Geographic Region: South Asia
Country of origin: India
Subregion: Northern India
Climatic type: Monsoon system
Time period: 18th Century - Present
SvH No.: 211.23
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A set of tabla is comprised of two drums: a smaller drum called dayan (and also known as tabla), which is played with the dominant hand, and a larger drum, the bayan (also known as duggi) which is played with the off hand. Both drums are roughly 10 inches high. Both drums feature complex drum heads, known as puri, consisting of several parts. There is a main skin which is covered by a second layer of skin on top, cut away in the middle to leave a ring around the edge. These layers are woven together around the edge using a long leather strap, called the gajra. Finally, the distinctive black dot in the middle of the skin is called the siyahi (also known as the gob), which is a compound made from iron powder, flour, and other ingredients. The siyahi attenuates the harmonic overtones of the drums, giving them their pitched quality. The siyahi on the dayan is centered, while the siyahi on the bayan is off to one side. The dayan is a slightly conical drum made of wood, with a wider base and a skin covering the narrower open end. The head of the drum can vary from a little under 5 inches up to 6.5 inches, depending on the style of music being played. The head of the drum is fastened to the body by means of a very long leather strap which is woven around the drum in a V pattern, starting at a ring at the base of the drum and going up through a hole in the gajra, then back down and so on. There are always 16 holes around the edge. Wooden cylinders are wedged in between the straps (one cylinder for every 2 holes/4 strap lengths) to increase the tension and enable tuning. The bayan is a large, bowl-shaped drum made of metal (copper or brass are favored, although one can find aluminum and iron bayans as well). Clay is also used, but is more rarely seen. The diameter of the bayan is usually around 9 inches. The head is fastened to the body in the same way as the dayan, but without the need for wooden cylinders. In some cases, short wooden rods of a much narrower diameter will be used to keep up tension. Another method of fastening the head uses a light rope which is then tightened using sliding metal rings.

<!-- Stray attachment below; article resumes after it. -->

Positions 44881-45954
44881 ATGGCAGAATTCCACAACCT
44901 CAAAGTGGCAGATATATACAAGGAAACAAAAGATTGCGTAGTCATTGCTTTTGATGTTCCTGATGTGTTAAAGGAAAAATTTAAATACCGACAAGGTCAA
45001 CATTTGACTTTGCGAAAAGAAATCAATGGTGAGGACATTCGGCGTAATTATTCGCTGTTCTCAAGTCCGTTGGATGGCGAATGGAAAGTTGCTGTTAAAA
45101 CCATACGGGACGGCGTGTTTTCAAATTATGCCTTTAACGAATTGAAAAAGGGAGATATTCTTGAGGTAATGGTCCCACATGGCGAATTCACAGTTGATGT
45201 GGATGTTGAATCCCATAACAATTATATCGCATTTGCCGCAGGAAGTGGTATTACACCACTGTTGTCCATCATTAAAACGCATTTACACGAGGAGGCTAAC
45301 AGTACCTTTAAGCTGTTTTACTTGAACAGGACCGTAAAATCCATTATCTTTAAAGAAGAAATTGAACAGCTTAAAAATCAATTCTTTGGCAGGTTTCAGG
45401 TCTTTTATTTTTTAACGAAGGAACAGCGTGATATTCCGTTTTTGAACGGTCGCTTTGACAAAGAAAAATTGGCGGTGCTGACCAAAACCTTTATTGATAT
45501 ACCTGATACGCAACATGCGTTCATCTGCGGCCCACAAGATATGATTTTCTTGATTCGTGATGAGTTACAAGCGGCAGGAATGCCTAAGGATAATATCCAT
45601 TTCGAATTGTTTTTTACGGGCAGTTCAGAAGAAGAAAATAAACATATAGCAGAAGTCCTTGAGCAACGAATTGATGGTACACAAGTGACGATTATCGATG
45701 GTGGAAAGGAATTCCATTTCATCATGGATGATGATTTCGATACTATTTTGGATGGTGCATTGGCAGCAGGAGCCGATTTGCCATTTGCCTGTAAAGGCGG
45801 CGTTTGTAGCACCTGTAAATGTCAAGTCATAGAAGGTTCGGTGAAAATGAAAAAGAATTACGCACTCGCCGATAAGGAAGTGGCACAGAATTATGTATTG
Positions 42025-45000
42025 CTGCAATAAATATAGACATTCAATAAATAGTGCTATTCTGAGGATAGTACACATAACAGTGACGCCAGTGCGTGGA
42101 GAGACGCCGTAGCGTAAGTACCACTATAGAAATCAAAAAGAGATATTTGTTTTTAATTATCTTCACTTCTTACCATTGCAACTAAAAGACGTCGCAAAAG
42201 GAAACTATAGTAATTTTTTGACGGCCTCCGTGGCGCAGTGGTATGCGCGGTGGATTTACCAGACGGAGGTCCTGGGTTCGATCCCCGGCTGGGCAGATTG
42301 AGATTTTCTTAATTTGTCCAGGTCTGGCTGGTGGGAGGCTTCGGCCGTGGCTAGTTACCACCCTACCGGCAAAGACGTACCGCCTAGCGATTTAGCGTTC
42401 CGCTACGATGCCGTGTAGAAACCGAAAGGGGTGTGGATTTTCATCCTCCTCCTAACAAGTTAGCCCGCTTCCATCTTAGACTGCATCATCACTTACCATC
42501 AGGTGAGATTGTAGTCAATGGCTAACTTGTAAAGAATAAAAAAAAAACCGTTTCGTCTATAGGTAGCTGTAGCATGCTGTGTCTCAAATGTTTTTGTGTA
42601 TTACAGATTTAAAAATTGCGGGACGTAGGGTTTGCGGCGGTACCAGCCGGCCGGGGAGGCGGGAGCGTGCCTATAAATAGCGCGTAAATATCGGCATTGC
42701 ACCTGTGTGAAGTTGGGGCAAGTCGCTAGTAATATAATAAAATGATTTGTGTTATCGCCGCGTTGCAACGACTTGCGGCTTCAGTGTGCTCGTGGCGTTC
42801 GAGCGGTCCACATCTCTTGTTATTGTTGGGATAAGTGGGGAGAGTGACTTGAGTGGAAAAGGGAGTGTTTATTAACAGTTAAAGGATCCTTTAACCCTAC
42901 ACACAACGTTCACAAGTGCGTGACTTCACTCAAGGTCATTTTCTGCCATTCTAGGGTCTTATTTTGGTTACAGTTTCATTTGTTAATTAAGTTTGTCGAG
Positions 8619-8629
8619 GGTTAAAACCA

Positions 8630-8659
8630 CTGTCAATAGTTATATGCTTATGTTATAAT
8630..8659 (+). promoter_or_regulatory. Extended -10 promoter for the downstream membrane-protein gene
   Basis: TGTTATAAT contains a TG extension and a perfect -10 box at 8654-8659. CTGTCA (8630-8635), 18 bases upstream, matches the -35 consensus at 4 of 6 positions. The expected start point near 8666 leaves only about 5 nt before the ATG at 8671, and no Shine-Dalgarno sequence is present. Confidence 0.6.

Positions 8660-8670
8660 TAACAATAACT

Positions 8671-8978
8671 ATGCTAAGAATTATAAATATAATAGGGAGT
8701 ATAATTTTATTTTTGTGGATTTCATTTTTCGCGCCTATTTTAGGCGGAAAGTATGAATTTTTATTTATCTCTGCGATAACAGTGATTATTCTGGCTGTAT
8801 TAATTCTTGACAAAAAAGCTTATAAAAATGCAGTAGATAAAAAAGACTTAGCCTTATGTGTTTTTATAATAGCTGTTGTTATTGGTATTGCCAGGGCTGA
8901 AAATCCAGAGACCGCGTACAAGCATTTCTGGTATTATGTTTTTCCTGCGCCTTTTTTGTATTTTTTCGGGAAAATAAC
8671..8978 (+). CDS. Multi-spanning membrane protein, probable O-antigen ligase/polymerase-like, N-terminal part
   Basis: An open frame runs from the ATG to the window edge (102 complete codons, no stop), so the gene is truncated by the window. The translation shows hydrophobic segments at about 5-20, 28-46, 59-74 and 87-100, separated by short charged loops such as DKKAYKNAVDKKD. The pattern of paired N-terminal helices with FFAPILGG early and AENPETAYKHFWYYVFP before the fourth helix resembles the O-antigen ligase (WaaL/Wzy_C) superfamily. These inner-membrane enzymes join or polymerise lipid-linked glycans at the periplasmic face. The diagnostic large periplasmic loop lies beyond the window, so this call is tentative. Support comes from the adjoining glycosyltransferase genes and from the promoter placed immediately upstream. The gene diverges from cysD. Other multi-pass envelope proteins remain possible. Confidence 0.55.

Popular history attributes the invention of the tabla to the 14th century Muslim polymath Amir Khusru, who is said to have cut a pakhawaj (a two-headed barel-shaped drum) into two halves. This is almost certainly a fiction, as references to tabla in texts and images do not appear until the mid 18th century. No decisive history of the tabla has been agreed upon, but they are closely related to many older styles of drums: the barrel-shaped pakhawaj and the South Indian mrdangam both feature a similar multilayered skin construction, while bowl-shaped bass drums similar to the bayan exist in the traditional musics of Rajasthan and other parts of North India. Tabla playing quickly evolved into various regional styles of playing, called gharanas, each with their own particular special playing techniques and compositional methods. The main gharanas come from Delhi, Benares (now known as Varanasi), Lucknow, the Punjab, and Farukhabad. Although the relationship between gharanas has traditionally been one of intense competition and secrecy, modern tabla playing tends towards the inclusion of techniques and compositions from across all the different styles.
The dayan is generally tuned to the tonic pitch of whatever instrument or ensemble they are accompanying. In practical terms, this is usually between B and E, with C# being a very common drone pitch for sitars. In some instances, the dayan will be tuned to the 3rd or 5th scale degree (ga and pa, respectively). The bayan is not tuned to a specific pitch.